PSU OPP Lean Design & Construction is adopted precisely from The Lean Construction Institute (LCI). The LCI was formed in 1997 and will host the 21st Annual LCI Congress in October 2019. Since it has been around twenty-one years it’s really not new, but it started very small and grew steadily but slowly. For many – especially architects (of which I am one) it is a very new and eyebrow-raising concept. I was the only architect in the Introduction to Lean seminar at the 18th Annual LCI Congress in 2016. However, many Construction Managers and Contractors have embraced it and are out ahead of Owners and Architects.
Leaders in Lean Construction Management I have spoken to say the number one factor of a successful project is without a doubt when the Owner (like Penn State) is fully on-board and committed to Lean. This points back to the analogy of speaking the same language. John Bechtel, the Assistant Director of Design & Construction at Penn State OPP is having much success in this arena, communicating very publicly, at COAA events and elsewhere, that PSU wants Lean and our teaming partners need to bring it. Like it or not, consultants who want to do future business with Penn State will have to be Lean.
The bible of Lean for Penn State OPP is the book called Transforming Design and Construction – A Framework for Change and also Target Value Delivery: Practitioner Guidebook to Implementation – both available from the LCI.
The mission of Penn State’s Office of Physical Plant is to provide excellent facilities services to Penn State. Unlike many business owners, design and construction is what we do daily. It is our purpose. We invest hundreds of millions of dollars annually toward construction. In an industry that is broken, we have too often become the referee on projects. Contract arrangements that make it easy to point the finger at others is waste. Lean will help us to become like a conductor, instead of a referee, and therefore add value to the project delivery process.
Lean has been defined as a “culture of respect and continuous improvement aimed at creating more value for the customer while identifying and eliminating waste.” The customer here is everybody. Everyone on the team is a customer to somebody else on the team – co-worker, vendor, supplier, designer, builder, owner – the whole vast array of people required are included. As the saying goes, processes don’t design and build buildings, people do.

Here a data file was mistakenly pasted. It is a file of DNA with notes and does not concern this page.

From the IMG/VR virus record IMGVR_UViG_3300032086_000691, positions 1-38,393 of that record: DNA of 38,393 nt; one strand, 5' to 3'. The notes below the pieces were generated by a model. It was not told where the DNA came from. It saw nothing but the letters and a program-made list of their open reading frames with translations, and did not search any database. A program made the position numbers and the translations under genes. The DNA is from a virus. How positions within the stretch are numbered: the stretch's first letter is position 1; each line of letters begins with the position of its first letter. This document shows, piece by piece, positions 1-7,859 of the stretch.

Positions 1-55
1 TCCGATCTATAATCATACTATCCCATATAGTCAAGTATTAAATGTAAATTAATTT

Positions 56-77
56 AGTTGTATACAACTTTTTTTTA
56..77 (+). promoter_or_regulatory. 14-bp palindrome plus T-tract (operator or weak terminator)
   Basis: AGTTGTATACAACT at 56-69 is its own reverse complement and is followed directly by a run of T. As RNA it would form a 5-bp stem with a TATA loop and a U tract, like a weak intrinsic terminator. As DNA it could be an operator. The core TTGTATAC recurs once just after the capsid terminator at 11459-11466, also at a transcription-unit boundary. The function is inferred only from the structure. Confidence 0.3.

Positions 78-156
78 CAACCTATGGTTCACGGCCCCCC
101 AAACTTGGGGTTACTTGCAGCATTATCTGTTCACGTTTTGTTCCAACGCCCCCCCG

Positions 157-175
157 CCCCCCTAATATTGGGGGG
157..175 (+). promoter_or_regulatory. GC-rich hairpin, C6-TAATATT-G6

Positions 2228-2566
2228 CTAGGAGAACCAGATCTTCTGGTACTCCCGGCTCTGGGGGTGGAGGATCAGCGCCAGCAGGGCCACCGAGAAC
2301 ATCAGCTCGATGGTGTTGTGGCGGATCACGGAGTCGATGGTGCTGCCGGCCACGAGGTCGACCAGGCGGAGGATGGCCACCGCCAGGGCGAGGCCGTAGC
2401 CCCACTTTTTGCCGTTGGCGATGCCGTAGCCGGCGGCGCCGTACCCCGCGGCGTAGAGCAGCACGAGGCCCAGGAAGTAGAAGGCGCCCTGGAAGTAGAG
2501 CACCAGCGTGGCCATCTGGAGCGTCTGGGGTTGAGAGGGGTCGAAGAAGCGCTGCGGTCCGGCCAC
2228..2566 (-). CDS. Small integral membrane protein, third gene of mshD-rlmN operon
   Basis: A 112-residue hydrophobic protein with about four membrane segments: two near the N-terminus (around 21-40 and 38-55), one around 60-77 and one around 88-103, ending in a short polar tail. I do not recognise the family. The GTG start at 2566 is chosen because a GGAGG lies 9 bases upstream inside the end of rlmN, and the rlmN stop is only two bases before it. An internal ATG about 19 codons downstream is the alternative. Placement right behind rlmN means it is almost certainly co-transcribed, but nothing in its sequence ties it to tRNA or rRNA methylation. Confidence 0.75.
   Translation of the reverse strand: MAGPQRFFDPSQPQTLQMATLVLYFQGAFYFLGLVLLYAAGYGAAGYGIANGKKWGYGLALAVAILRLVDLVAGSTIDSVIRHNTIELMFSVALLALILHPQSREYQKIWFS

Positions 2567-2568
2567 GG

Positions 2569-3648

Penn State’s Office of Physical Plant adopts the definition of a Lean Project Delivery System as, “an organized implementation of Lean Principles and Tools combined to allow a team to operate in unison to create flow.” How have we begun to do that? Selected straight from the book Transforming Design and Construction – A Framework for Change we include the following “big 10” in our Requests for Proposals and contracts:
1. A3 Thinking
2. Clusters Groups and Target Value Delivery (TVD)
3. Early Stakeholder Involvement
4. Last Planner® System of Production Control
5. Plus/ Delta Retrospectives
6. Project Conditions of Satisfaction
7. Reliable Promising
8. Risk & Opportunity Register
9. The Mindset of an Effective Big Room
10. Visual Management & Communication
Please refer to the book for more insight on each of these principles and tools. Also remember, it’s about continuous improvement so how they are carried out is always a work in progress. These Lean principles and tools are used in a manner not to guarantee success, but to give a higher probability of:
• Good Outcomes
• Improving Communication
• Creating High Performing Teams
• Establishing a Learning Organization
• Respect and Trust
PSU projects delivered with CM At-Risk/ GMP using Lean have achieved all of the above. We have done one Integrated Project Delivery (IPD) project as of this writing and many Design-Build projects with varying Lean success. Lean can be scaled and incorporated into any delivery method fitting to the project given the proper team dynamics. We endeavor to implement as much as possible even under Design-Bid-Build projects funded by the PA Department of General Services. Lean works because respect and continuous improvement aimed at creating more value for the customer while identifying and eliminating waste is a culture and not a contract clause.
In closing, two quotes from Paul Akers are worth noting. One for the skeptical: “If you think you have your life or your business pretty well dialed-in, you’re clueless. Toyota™ still makes millions of improvements worldwide to their processes and they have been thinking Lean for over 50 years.” And one for encouragement: “Can you imagine every day everything getting a little bit better? Not dramatically, but consistently getting better? When you become a Lean thinker this is what happens and it is a massively fulfilling way to live!”
 September 26, 2019 attendees experience with Lean: Zero 21%, Basic 44%, Intermediate 29%, Advanced 6%.
 Download the first chapter of Clarity First for free at tkmg.com/books/
 A PDF download of the book as well as the audio book are available for free at paulakers.net
 Lean Construction Institute, Transforming Design and Construction, A Framework for Change, page 15.
Brian Hayes is a Facilities Project Manager in the Design and Construction Division at Penn State’s Office of Physical Plant (OPP) and is responsible for leading major capital projects from conception to completion. Brian believes the Lean principals of respecting people, eliminating waste, and continuous improvement applies everywhere – personally and professionally – where people work intentionally to make life flow smoothly and efficiently and create environments that allow everyone to be their best.